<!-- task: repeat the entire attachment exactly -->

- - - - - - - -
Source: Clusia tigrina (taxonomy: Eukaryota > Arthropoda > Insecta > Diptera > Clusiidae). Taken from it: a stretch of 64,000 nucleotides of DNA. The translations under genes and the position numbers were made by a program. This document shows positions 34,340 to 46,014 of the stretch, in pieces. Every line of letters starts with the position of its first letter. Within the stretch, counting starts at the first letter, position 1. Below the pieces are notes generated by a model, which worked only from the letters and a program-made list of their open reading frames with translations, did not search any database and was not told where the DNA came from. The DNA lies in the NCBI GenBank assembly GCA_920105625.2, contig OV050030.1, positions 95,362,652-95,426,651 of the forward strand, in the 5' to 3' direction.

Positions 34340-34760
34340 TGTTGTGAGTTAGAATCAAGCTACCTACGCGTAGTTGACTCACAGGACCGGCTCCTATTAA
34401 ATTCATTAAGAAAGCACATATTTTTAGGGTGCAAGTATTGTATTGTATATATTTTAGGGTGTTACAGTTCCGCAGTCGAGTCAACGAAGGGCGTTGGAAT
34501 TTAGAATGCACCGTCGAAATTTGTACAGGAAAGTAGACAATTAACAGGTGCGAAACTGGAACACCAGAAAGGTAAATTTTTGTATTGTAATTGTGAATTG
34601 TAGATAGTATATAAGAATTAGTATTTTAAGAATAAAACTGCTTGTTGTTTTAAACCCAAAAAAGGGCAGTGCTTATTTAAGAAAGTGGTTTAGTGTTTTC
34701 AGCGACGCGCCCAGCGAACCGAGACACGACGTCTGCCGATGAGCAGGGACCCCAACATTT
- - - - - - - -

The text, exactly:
Source: Clusia tigrina (taxonomy: Eukaryota > Arthropoda > Insecta > Diptera > Clusiidae). Taken from it: a stretch of 64,000 nucleotides of DNA. The translations under genes and the position numbers were made by a program. This document shows positions 34,340 to 46,014 of the stretch, in pieces. Every line of letters starts with the position of its first letter. Within the stretch, counting starts at the first letter, position 1. Below the pieces are notes generated by a model, which worked only from the letters and a program-made list of their open reading frames with translations, did not search any database and was not told where the DNA came from. The DNA lies in the NCBI GenBank assembly GCA_920105625.2, contig OV050030.1, positions 95,362,652-95,426,651 of the forward strand, in the 5' to 3' direction.

Positions 34340-34760
34340 TGTTGTGAGTTAGAATCAAGCTACCTACGCGTAGTTGACTCACAGGACCGGCTCCTATTAA
34401 ATTCATTAAGAAAGCACATATTTTTAGGGTGCAAGTATTGTATTGTATATATTTTAGGGTGTTACAGTTCCGCAGTCGAGTCAACGAAGGGCGTTGGAAT
34501 TTAGAATGCACCGTCGAAATTTGTACAGGAAAGTAGACAATTAACAGGTGCGAAACTGGAACACCAGAAAGGTAAATTTTTGTATTGTAATTGTGAATTG
34601 TAGATAGTATATAAGAATTAGTATTTTAAGAATAAAACTGCTTGTTGTTTTAAACCCAAAAAAGGGCAGTGCTTATTTAAGAAAGTGGTTTAGTGTTTTC
34701 AGCGACGCGCCCAGCGAACCGAGACACGACGTCTGCCGATGAGCAGGGACCCCAACATTT